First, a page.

How can I get my abu­sive ex-hus­band out of my life?

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Q . My first mar­riage was very abu­sive. My then-hus­band taught my son from age two, to call me bad names. He beat and stran­gled me, locked my son, at 6, in the bath­room and ter­ror­ized him.

We di­vorced 23 years ago when my daugh­ter was age four and said, “Daddy doesn’t love you.”

I was very afraid of him be­cause of his “con­nec­tions.” Be­cause of the court case that en­sued when he stran­gled me, I had full cus­tody, but I never de­nied him ac­cess to his kids.

He paid lit­tle child sup­port, though he was mak­ing $120,000 while I was mak­ing $14,000. But he did spend money spoil­ing the chil­dren. I re­mar­ried 10 years ago. My ex still comes to my fam­ily func­tions with his new wife, and my kids see noth­ing wrong with that.

When I asked him nicely in writ­ing if he could stop show­ing up, my son said it was in­ap­pro­pri­ate. He said his doc­tor also felt it was in­ap­pro­pri­ate.

I’m at a loss to see why my son feels this way. Is my let­ter in­ap­pro­pri­ate?

A. Thank you for send­ing me a copy of the let­ter you sent your ex af­ter he at­tended your aunt’s fu­neral.

You in­cluded a very per­sonal past ex­change: “We for­gave each other in our kitchen in 1993 where . . . I apol­o­gized for not mak­ing you feel loved and you apol­o­gized for not mak­ing me feel safe.”

It men­tioned your adult chil­dren’s per­sonal feel­ings — your son be­ing “over­whelmed” by try­ing to com­fort you when his fa­ther’s around; and in­cluded your sad rev­e­la­tion that you get only hos­til­ity from your daugh­ter.

Many peo­ple would em­pathize with you over your past, as I do.

Hav­ing bravely es­caped the se­vere abuse in your mar­riage 23 years ago, it’s nat­u­rally dis­turb­ing to you that your ex pe­ri­od­i­cally shows up at your fam­ily events — mar­riages, fu­ner­als, wed­dings, show­ers, stags, etc. How­ever, whether it’s be­cause of his past “spoil­ing” of your chil­dren, or his main­tain­ing a good re­la­tion­ship with him even when apart, they are okay with him be­ing in­volved in their lives, and have made that clear to you.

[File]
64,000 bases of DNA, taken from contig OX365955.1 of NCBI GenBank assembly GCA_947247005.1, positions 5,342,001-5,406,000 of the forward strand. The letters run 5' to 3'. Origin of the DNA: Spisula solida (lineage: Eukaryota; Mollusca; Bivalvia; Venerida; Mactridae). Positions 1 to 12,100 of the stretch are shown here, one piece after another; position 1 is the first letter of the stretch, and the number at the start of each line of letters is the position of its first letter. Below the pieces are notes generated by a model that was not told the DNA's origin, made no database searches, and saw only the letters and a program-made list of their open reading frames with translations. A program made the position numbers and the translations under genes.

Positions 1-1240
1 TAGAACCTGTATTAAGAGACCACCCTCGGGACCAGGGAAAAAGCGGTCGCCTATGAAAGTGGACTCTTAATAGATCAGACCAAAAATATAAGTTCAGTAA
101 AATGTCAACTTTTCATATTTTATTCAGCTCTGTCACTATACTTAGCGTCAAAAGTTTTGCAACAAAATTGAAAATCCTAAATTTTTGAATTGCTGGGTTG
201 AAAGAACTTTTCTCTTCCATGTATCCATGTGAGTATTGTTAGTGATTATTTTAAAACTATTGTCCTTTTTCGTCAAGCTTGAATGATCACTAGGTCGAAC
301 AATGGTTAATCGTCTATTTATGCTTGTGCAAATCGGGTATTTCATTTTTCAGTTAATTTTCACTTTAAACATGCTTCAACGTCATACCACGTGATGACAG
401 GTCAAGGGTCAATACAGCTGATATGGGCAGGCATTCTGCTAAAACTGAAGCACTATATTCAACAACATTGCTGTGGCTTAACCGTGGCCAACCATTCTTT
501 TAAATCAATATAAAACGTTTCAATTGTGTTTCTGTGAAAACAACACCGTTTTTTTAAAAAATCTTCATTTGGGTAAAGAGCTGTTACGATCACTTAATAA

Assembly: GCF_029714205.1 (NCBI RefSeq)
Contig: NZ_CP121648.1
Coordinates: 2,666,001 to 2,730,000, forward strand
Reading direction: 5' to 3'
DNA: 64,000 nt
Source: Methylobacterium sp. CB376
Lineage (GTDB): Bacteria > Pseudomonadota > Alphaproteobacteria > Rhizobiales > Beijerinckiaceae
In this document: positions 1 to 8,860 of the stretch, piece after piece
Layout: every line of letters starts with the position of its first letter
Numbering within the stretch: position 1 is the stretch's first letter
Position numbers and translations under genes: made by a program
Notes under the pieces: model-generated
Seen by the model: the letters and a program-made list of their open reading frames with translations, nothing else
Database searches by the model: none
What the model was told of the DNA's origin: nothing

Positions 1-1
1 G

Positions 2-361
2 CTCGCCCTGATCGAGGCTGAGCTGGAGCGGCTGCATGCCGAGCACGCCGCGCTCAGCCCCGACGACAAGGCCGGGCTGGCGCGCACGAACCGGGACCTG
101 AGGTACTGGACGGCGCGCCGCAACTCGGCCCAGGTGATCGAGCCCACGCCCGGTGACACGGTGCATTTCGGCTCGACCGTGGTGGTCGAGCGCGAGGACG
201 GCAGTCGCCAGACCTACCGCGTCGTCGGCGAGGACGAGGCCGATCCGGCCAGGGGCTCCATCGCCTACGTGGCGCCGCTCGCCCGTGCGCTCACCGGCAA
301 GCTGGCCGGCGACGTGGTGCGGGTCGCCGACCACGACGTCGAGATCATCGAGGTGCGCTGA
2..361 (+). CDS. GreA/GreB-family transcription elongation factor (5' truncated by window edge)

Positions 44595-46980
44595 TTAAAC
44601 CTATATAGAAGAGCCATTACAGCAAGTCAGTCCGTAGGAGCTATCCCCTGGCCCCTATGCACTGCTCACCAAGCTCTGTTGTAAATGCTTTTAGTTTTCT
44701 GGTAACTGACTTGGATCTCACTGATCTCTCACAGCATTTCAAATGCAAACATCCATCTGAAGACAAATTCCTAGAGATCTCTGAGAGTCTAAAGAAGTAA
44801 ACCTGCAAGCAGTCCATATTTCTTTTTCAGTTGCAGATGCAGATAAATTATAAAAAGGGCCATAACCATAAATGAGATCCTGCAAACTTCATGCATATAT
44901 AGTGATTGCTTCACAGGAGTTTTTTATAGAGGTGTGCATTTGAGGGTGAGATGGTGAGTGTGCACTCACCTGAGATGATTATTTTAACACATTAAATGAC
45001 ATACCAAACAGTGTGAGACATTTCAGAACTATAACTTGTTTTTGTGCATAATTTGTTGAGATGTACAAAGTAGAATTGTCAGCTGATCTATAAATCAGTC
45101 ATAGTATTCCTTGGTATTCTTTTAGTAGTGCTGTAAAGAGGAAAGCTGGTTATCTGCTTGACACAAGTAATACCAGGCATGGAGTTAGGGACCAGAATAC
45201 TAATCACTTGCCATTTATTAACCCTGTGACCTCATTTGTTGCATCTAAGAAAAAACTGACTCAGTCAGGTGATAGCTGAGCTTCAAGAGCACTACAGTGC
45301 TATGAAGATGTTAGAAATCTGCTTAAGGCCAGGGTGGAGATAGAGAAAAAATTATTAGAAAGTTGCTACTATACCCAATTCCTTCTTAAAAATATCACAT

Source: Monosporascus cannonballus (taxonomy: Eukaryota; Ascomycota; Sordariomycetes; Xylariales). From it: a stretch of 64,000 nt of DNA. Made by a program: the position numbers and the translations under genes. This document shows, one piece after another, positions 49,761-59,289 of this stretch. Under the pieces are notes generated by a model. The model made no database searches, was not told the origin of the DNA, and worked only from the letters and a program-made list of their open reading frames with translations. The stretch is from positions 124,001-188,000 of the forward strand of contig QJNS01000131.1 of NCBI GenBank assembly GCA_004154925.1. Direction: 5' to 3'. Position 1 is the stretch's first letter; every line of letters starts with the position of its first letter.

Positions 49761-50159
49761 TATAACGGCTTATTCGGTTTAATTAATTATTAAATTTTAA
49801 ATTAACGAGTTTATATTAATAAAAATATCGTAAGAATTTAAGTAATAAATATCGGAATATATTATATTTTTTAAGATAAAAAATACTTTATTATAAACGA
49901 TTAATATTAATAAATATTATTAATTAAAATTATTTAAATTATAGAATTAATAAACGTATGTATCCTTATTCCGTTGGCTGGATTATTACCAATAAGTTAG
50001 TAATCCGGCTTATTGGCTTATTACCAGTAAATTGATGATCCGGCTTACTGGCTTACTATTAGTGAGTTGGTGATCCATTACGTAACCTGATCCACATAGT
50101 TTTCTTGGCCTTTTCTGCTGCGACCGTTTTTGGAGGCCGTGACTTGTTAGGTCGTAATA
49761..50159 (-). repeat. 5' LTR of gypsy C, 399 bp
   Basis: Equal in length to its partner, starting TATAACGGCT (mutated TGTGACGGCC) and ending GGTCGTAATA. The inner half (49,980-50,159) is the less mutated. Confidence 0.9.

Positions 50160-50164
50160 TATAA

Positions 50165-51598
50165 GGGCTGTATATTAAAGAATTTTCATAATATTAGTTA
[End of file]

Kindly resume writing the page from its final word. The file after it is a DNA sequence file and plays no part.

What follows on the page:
Your choice now is to de­cide whether your feel­ings about the past take prece­dence, or you want to try and de­velop a health­ier re­la­tion­ship with th­ese chil­dren, who are now in their mid-to-late 20s.

For that to hap­pen, you’d likely need to ac­cept your ex’s oc­ca­sional ap­pear­ances, or just avoid him on those oc­ca­sions and pos­si­bly leave early your­self.

Get­ting coun­selling about this could help you un­der­stand that his chil­dren’s needs for a fa­ther still count, de­spite your own dis­com­fort around a man who abused you.

Deal with your de­ci­sion about how to go for­ward from this in­ci­dent of the group email, pri­vately. And con­sider coun­selling.

Griev­ing is a per­sonal pas­sage

Q. I’m 54, re­cently wid­owed, my hus­band was 77. I was his third wife; we had seven won­der­ful years to­gether.

He sud­denly de­vel­oped a dev­as­tat­ing ill­ness, just months be­fore he died. I was his care­giver, along with vis­it­ing nurs­ing help, un­til the end.

His long­time friends knew both his pre­vi­ous wives. Some of them al­most dis­miss my grief be­cause we weren’t to­gether long. They say they’re “sorry” but ask no ques­tions about how I’m do­ing.

I went to an event to­day for the first time in a month and I felt peo­ple were judg­ing me. How do I han­dle this?

A. Carry on as you feel is right for you, which is how he would’ve ex­pected you to do. Thank any­one who ex­presses con­do­lence and sim­ply say you miss him deeply.

Griev­ing is a per­sonal pas­sage. Some­times grief coun­selling is needed to brush away all other con­cerns but how to ad­just to your loss.

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